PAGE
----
Robert Senior won the Scenes of Everyday Life Category Award in the Jackson’s Painting Prize this year with his oil painting, Train Station. In this interview, Sayan Baigaliyev, the previous award winner from the year before, asks Robert about his practice and process, his studio and how he approaches creative challenges.
Above image: Robert Senior in his studio
Sayan: Could you tell us about your artistic background/education? How did you become an artist?
Robert: I was always encouraged to paint as a young child: The obsessive felt tip drawing of treble clefs and Batman on walls, sheets and any surface that presented itself, was probably less welcome. Although there were no other artists in my family, my mother turned down a place at art school to become a teacher. My father was also a teacher. I studied Painting at West Surrey College of Art and Design, and studied for a further year at Exeter University. The decision to become an artist occurred at some time during my foundation year. From this point, painting became the dominant focus of my life.
When you say ‘become an artist’, I think my identity and sense of purpose as an artist crystallised during a period following college, when I was working with homeless adults and others on the margins of society. It was a time when there was very little opportunity to paint, which seemed to result in me looking far more attentively at the world around me and clocking creative possibilities. It was also an environment of inescapable reality, which turned my world upside down, challenging my own values and understanding. This in turn compelled me to reassess my own creativity, so that when I came back to painting full time, I did so with a far greater sense of who I am as an artist and a stronger sense of direction than I had had before.
Sayan: What do you think about education in art? Is it necessary? What were the pros and cons of your learning experience?
Robert: I am not sure that it is necessary. However, I suspect the advantages outweigh the disadvantages. When I was at school, I was able to take an Art ‘A’ level exam without having attended the course. Probably, as a result of this, by the time I had reached art college, my knowledge of theory and the work of other artists was more limited than most of my peers. Also, I was too comfortable with the way I worked and with my understanding of what art could be. For the most part, I attribute this to the lack of challenge and interaction with peers and teachers. So to my mind, even if art education is not strictly necessary, the interaction with others that it offers is invaluable. I suppose there is a risk that educational institutions can exert a pressure towards conformity. Perhaps the years following formal education are the time when artists shake off what is irrelevant to them.
Sayan: What inspires you to work? What is more important for you, inspiration or daily work?
Robert: For me, inspiration can be sparked by no more than a cluster of colours or shapes. However, I am mostly inspired by anything that might suggest something else going on beneath the visible surface. This can be in relationships and events in my own life that are important to me, as well as everyday incidents such as a chance meeting or observation on a tube or in a supermarket. I also have a fascination with religious themes for the same reason. There are often existential concerns that lie beneath some kind of easy to digest narrative. Reading about the lives and work of other artists, as well as visiting exhibitions are exciting and motivational too. Both afford the opportunity to encounter the artist at different levels. Without inspiration, daily work can still be engaging or even comforting, at other times disturbing or unsettling: it might even simply feel like pointless drudgery. However, it seems central to the uncovering of new sources of inspiration. Working on one idea can trigger the nascent excitement of another. I think it also tests the quality of inspiration. If the excitement of inspiration quickly dissipates, then perhaps it wasn’t up to much in the first place, and this is exposed by focusing on it in daily work. In the end I suppose, I wouldn’t say that one is more important than the other to me. They work hand in hand, although inspiration is probably more fun.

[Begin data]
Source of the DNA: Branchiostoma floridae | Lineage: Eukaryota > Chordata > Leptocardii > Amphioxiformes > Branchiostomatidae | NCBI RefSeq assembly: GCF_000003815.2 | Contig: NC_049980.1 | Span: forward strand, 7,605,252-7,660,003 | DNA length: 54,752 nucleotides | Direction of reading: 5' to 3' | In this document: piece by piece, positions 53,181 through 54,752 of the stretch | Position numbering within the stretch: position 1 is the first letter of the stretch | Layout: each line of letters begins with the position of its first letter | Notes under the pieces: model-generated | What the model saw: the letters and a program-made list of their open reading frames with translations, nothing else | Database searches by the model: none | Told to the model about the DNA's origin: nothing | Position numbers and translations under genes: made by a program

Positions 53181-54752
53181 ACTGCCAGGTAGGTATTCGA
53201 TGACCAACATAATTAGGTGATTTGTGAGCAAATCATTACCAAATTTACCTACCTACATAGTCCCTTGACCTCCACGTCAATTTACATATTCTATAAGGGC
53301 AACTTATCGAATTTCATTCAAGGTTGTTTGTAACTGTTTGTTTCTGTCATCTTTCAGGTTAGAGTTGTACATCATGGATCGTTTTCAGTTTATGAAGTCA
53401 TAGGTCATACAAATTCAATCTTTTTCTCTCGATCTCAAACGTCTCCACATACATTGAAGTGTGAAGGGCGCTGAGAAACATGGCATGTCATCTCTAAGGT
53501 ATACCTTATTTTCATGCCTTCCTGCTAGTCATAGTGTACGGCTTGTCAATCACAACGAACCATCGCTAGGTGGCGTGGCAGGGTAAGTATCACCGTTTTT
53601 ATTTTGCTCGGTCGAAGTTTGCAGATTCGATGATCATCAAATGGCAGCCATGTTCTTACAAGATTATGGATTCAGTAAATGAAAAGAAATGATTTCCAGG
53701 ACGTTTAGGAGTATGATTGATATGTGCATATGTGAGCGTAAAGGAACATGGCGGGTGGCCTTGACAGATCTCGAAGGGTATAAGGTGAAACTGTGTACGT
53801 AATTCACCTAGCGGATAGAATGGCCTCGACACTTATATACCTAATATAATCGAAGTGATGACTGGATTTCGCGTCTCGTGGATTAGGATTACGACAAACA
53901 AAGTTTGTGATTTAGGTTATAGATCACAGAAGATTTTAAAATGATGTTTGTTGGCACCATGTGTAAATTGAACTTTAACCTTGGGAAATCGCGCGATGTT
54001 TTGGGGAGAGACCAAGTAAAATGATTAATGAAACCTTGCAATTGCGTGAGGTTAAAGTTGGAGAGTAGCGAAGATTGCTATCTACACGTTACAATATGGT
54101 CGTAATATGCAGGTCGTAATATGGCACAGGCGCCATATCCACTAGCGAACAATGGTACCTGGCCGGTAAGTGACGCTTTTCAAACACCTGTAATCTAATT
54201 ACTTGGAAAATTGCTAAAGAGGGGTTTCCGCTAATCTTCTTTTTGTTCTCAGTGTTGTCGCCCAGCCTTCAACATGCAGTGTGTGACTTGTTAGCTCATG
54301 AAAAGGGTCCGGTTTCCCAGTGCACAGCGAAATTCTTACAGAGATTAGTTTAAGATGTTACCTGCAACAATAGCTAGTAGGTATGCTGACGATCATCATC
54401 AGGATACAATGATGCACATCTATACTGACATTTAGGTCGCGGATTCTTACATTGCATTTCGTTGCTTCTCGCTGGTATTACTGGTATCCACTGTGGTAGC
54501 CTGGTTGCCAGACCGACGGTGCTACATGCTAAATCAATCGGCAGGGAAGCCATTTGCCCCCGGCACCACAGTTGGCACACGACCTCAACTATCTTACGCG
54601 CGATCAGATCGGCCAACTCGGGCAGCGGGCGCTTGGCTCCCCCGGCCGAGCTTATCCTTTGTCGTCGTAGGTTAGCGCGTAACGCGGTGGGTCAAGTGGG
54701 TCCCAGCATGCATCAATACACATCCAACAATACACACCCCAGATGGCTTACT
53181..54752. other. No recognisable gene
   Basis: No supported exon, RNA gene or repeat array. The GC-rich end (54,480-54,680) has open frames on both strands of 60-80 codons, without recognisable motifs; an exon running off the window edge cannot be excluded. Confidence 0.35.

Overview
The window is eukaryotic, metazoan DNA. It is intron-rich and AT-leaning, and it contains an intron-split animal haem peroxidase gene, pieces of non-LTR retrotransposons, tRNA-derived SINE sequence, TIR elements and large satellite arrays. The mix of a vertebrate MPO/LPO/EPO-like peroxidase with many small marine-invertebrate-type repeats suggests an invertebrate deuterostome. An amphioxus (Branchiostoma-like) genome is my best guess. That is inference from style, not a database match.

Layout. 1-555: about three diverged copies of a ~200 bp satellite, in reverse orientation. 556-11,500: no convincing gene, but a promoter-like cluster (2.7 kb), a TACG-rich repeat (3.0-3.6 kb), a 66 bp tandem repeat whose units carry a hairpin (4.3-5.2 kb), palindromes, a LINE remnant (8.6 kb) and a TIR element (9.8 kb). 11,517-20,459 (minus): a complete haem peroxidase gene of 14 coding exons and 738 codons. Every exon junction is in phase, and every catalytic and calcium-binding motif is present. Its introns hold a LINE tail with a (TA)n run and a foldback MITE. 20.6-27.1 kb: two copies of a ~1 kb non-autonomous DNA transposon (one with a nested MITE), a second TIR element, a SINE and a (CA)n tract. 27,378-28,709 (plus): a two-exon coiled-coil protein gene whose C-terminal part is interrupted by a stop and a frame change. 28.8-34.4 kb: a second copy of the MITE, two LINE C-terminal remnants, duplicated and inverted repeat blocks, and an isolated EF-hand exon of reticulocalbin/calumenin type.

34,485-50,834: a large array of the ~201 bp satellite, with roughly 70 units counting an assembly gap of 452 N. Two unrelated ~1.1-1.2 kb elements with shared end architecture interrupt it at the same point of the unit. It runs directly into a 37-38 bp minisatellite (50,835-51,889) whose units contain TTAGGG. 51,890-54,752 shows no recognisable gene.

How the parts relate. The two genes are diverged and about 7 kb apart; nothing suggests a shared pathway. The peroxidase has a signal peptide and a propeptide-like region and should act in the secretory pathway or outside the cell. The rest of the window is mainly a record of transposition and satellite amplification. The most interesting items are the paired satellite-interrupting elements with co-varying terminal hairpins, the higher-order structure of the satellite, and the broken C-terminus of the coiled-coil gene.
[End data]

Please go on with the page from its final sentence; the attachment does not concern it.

Sayan: What are the stages of your work on a painting? Do you make drafts?
Robert: My paintings usually begin in two different ways. Often I take a gouache loaded paint brush to a blank sheet of paper and see where random mark making goes. If what emerges feels alive, I will transfer the idea to canvas and develop it further. If the starting point is a memory, I might make drafts in pencil or gouache, in order to clarify it, but always looking out for a visceral response that tells me it is alive and worth exploring. Once I am working on canvas, periodically, I will print off a photo of the painting and play around with gouache or charcoal on this, particularly if I want to try out and compare major changes. I also write about the painting to examine what is happening and flush out ideas that might help. This can be to maintain some level of coherence, but often simply to explore the emerging meaning from a different vantage point.
Sayan: In your paintings you use street scenes. Do you draw sketches from life or take photos to recreate, how is this process organised?
Robert: I appreciate that sketching from life or photos is a valuable and integral part of many artists’ process. All my work comes from a mixture of imagination and memories, this has been really important to me creatively. If, for example I try to work out how to draw a hand for a painting, it would be efficient to pose and draw one from life or from a photo. But trying to draw it from imagination is mentally harder work for me and like exercising a muscle, I think it helps to keep my imagination active. This in turn enhances my ability to connect with and articulate my inner world. Another factor, that I find that when drawing from life or photos is that I am too inclined to stick rigidly with what I am seeing, whereas if I am trying to create from imagination, I am much more open to playing around with the image, it keeps the overall painting process looser, even if it is likely to be less ‘technically perfect’. Drawing from life or photos tends to inhibit the freedom of this process for me. Although I still observe closely and try to understand and remember what I am seeing.